Colorado Food Banks Struggle to Meet Demand
Colorado food banks and other safety net organizations say they’re feeling a pinch this holiday. Many are facing a rise in demand for services, even as donations are slumping.
The non-profit Action Center in Jefferson County has seen a forty percent rise in demand over the past three years of the economic downturn.
The center’s main service is its food bank which distributes about four to five tons a day to people in need.
Executive director Mag Strittmatter says until recently, the center was getting enough private cash and food donations to meet the increase. She says the problem has been exacerbated by recent cuts to public aid programs for the poor.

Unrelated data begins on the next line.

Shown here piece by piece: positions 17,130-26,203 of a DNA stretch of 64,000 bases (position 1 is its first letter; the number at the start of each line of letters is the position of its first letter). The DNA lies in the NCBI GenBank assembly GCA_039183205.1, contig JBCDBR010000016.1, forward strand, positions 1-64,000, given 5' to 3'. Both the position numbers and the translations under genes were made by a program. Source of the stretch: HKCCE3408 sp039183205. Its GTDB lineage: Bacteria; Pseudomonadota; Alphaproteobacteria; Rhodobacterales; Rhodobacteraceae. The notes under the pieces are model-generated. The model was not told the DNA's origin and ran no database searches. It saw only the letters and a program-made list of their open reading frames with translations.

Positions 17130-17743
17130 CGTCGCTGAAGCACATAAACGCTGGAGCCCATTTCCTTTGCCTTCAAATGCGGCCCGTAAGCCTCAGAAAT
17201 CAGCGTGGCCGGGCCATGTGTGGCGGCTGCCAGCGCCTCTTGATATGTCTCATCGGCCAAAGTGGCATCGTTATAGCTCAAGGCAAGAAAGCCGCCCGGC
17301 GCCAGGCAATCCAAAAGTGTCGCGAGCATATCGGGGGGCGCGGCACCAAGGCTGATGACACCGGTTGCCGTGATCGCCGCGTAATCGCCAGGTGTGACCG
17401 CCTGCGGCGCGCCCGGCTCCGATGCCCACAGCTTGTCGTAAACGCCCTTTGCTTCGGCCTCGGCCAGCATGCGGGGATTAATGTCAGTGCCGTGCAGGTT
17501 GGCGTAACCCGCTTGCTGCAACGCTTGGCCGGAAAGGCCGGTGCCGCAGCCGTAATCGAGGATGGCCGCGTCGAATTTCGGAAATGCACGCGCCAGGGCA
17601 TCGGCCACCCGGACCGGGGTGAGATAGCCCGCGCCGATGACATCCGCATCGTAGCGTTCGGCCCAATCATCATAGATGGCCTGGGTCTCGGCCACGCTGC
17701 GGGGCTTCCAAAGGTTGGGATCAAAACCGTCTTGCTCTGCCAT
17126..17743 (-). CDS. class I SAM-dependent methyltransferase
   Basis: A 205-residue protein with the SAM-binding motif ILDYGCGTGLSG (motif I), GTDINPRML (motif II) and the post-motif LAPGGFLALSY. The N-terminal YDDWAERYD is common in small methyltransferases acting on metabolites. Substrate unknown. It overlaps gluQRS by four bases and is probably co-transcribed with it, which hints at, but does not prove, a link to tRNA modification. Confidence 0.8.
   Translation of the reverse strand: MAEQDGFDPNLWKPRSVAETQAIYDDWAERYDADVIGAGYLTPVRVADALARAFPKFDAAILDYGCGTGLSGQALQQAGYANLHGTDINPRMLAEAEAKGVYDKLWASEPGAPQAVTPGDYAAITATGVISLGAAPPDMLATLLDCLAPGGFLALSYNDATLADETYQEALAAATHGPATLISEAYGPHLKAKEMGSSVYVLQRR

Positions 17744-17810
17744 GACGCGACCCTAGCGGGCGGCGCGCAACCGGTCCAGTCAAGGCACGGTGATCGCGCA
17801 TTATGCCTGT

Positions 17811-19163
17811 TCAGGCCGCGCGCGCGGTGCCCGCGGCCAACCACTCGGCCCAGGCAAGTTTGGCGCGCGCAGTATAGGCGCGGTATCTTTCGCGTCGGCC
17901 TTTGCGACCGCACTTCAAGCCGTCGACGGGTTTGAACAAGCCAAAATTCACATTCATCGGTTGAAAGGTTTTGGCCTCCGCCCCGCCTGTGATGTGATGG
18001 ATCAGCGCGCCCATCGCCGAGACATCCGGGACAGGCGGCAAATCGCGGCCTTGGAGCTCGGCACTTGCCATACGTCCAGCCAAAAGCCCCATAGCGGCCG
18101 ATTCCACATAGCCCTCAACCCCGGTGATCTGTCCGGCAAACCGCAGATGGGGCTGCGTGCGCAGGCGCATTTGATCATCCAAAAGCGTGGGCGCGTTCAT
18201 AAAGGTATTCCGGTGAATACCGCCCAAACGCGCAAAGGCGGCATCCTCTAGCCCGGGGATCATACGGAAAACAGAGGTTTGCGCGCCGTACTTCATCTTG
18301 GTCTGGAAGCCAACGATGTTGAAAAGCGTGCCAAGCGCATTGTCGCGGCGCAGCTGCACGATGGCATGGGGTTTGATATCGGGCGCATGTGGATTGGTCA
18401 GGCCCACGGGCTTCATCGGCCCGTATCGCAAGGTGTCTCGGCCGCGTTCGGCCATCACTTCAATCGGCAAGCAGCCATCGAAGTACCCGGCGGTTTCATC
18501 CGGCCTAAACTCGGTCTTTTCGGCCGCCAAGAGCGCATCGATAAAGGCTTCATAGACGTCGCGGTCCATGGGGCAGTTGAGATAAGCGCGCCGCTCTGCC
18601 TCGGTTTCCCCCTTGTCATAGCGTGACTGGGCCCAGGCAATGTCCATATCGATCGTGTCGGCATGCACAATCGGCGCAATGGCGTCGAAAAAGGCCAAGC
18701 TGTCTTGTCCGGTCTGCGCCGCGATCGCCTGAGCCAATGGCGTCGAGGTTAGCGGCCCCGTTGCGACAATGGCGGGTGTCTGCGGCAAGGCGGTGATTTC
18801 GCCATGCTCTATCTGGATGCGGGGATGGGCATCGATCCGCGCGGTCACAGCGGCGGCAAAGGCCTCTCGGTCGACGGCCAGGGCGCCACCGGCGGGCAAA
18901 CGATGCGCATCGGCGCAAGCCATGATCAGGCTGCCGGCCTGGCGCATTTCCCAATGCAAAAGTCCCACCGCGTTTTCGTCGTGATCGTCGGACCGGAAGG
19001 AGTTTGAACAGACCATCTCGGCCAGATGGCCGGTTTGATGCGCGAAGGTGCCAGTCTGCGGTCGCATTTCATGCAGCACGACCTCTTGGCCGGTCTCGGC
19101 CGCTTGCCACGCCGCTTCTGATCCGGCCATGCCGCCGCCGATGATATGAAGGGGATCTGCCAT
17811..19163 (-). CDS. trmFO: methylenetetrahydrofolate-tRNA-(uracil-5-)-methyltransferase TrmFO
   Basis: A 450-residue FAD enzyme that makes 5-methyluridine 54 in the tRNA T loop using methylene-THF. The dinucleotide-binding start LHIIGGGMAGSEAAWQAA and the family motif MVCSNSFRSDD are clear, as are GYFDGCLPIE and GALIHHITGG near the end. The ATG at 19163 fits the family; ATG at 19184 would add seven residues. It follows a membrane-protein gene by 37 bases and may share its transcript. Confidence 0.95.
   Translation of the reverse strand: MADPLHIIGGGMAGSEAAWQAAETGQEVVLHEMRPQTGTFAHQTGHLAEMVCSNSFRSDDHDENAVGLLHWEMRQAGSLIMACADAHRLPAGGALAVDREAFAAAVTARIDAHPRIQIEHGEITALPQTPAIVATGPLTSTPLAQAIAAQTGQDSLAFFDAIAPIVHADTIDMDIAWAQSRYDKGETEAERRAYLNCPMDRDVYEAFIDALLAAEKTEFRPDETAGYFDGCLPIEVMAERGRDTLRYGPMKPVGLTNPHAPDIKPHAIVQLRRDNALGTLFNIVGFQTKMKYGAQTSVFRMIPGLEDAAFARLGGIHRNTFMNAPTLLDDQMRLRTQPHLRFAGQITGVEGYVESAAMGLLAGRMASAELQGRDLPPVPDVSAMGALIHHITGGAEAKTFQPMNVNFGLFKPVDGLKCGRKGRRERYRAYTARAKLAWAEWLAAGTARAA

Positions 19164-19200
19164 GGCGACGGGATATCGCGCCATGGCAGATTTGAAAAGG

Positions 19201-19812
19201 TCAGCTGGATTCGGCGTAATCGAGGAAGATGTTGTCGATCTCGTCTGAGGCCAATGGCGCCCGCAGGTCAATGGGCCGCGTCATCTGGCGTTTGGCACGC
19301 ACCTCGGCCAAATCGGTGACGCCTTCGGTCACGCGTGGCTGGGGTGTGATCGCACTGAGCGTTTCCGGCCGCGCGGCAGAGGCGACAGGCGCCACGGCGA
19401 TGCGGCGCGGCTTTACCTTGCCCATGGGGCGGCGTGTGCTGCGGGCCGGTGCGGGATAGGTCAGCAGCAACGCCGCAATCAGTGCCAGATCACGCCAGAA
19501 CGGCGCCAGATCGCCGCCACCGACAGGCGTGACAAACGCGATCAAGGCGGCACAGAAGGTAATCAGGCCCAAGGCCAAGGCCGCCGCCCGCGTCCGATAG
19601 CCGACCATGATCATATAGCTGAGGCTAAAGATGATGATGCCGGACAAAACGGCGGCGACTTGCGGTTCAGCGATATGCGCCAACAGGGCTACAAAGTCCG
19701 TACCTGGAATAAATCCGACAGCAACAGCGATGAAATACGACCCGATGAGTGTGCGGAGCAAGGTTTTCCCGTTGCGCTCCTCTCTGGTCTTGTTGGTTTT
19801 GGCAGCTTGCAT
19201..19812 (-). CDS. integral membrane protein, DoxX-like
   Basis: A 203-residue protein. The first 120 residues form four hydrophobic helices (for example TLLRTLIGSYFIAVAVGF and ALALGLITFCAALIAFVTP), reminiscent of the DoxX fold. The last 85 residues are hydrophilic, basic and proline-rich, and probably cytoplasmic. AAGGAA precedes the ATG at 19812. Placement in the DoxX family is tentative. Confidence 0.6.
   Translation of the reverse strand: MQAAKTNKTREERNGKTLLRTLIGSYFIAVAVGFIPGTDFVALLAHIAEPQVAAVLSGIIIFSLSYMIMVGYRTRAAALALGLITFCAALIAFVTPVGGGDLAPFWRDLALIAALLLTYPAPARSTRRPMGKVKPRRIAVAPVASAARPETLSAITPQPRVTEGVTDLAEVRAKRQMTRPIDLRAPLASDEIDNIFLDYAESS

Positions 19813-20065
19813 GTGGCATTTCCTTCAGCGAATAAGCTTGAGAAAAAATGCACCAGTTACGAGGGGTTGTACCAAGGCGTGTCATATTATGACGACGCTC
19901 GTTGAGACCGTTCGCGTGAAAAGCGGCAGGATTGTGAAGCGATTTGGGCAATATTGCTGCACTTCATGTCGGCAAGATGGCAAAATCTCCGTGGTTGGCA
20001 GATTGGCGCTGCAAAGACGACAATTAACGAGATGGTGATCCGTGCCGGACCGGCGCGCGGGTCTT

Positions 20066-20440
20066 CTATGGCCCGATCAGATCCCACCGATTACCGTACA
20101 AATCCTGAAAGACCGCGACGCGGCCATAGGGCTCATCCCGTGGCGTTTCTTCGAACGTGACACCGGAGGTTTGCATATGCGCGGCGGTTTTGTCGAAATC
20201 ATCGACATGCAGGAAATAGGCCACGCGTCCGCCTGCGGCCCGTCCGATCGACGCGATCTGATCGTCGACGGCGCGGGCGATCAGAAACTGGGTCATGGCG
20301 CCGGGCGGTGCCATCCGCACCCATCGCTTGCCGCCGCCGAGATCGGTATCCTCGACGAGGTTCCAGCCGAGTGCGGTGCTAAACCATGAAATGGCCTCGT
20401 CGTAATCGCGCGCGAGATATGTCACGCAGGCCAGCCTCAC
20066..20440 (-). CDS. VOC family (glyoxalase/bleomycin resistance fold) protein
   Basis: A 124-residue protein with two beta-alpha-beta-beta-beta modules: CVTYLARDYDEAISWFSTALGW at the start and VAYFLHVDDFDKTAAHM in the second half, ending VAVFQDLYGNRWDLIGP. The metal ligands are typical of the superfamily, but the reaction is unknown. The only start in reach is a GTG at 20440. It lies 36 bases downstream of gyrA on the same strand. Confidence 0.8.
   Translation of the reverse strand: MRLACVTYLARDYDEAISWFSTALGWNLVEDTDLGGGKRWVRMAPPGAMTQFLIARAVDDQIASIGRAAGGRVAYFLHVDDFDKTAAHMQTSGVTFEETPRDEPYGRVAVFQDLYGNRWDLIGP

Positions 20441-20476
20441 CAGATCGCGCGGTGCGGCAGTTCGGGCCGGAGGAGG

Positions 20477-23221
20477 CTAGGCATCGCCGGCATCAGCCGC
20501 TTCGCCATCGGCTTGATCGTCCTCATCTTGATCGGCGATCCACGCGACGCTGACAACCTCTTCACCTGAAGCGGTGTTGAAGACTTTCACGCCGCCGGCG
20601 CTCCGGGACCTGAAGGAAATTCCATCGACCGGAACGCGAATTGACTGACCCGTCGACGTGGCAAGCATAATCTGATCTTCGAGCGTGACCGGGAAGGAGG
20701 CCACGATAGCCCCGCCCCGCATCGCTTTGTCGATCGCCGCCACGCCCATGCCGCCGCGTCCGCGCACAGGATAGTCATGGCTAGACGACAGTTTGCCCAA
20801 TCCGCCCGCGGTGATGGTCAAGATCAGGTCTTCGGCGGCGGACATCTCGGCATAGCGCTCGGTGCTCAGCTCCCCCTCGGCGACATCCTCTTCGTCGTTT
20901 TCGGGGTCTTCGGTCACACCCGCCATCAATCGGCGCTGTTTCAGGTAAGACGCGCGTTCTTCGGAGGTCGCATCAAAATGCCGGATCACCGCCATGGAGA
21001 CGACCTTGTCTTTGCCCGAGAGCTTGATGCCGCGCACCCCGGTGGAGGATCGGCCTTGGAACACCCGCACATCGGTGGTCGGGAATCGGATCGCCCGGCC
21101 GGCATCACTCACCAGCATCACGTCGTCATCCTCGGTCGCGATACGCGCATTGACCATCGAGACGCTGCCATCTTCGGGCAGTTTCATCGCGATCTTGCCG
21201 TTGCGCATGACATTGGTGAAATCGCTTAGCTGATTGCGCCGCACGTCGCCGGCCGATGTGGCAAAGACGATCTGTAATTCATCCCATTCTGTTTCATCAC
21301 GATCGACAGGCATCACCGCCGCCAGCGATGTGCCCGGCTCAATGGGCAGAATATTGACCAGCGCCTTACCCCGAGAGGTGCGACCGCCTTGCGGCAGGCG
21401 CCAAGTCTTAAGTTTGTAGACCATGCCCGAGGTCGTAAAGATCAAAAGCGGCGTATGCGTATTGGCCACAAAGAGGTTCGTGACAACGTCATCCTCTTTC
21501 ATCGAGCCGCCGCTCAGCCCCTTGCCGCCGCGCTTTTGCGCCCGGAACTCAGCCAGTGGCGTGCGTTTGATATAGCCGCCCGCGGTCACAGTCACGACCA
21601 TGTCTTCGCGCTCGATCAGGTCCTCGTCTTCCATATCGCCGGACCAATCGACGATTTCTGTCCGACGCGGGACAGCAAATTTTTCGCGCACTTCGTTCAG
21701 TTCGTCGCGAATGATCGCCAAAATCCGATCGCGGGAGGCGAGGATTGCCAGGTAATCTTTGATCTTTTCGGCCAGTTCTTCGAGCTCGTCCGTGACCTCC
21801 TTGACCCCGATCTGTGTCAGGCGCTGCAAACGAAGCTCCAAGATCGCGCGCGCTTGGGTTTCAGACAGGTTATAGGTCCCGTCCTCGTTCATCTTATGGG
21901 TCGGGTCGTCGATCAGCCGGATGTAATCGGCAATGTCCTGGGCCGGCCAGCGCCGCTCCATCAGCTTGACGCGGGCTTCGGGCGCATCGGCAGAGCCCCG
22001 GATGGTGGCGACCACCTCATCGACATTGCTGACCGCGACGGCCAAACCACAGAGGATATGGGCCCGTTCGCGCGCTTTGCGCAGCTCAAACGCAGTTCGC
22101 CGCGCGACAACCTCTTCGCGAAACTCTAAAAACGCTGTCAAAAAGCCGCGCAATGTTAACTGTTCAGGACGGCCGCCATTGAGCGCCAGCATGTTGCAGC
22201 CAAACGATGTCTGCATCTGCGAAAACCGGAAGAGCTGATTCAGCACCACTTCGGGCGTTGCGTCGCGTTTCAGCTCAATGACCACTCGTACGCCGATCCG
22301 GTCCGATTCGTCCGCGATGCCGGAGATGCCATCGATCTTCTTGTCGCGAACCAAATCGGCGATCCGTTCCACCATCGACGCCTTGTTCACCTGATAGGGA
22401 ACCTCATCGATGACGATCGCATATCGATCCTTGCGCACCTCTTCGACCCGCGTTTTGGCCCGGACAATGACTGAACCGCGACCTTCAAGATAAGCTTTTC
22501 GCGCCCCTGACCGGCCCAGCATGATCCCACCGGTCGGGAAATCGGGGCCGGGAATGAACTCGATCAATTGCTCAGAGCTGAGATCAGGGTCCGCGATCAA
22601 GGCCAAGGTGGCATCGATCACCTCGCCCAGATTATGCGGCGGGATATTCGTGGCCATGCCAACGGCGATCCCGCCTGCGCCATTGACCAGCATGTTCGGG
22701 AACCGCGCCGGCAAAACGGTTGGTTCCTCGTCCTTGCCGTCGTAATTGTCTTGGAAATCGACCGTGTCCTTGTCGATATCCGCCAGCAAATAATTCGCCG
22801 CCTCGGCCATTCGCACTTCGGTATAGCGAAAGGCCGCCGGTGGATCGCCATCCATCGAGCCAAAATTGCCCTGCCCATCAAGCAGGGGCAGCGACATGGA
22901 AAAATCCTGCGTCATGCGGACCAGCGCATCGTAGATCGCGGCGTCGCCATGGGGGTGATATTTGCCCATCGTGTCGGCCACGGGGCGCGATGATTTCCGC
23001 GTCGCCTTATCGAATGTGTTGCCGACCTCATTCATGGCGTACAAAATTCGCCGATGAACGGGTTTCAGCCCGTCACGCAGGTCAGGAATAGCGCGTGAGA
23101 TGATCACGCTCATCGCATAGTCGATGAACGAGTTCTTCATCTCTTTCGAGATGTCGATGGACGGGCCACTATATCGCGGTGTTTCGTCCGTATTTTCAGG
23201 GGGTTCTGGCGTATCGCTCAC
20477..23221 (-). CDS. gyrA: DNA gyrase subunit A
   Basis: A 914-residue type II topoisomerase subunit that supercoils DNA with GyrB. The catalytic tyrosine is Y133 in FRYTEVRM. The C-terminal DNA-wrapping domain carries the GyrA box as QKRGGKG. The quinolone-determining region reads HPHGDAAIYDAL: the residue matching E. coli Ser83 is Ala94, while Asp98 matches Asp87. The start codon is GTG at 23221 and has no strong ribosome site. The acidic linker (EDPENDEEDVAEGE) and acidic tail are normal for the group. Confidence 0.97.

"We are seeing an increase in our numbers because of the severe funding cuts to county governments, human services offices across the state," Strittmatter says.
Strittmatter says the Action Center just barely got enough donations to meet its annual food box distribution for families who can’t afford a Thanksgiving meal this week, something she says hadn’t been a problem even at the height of the recession. The Action Center and other safety net non-profits are worried about what the donation trend will mean should it continue through Christmas.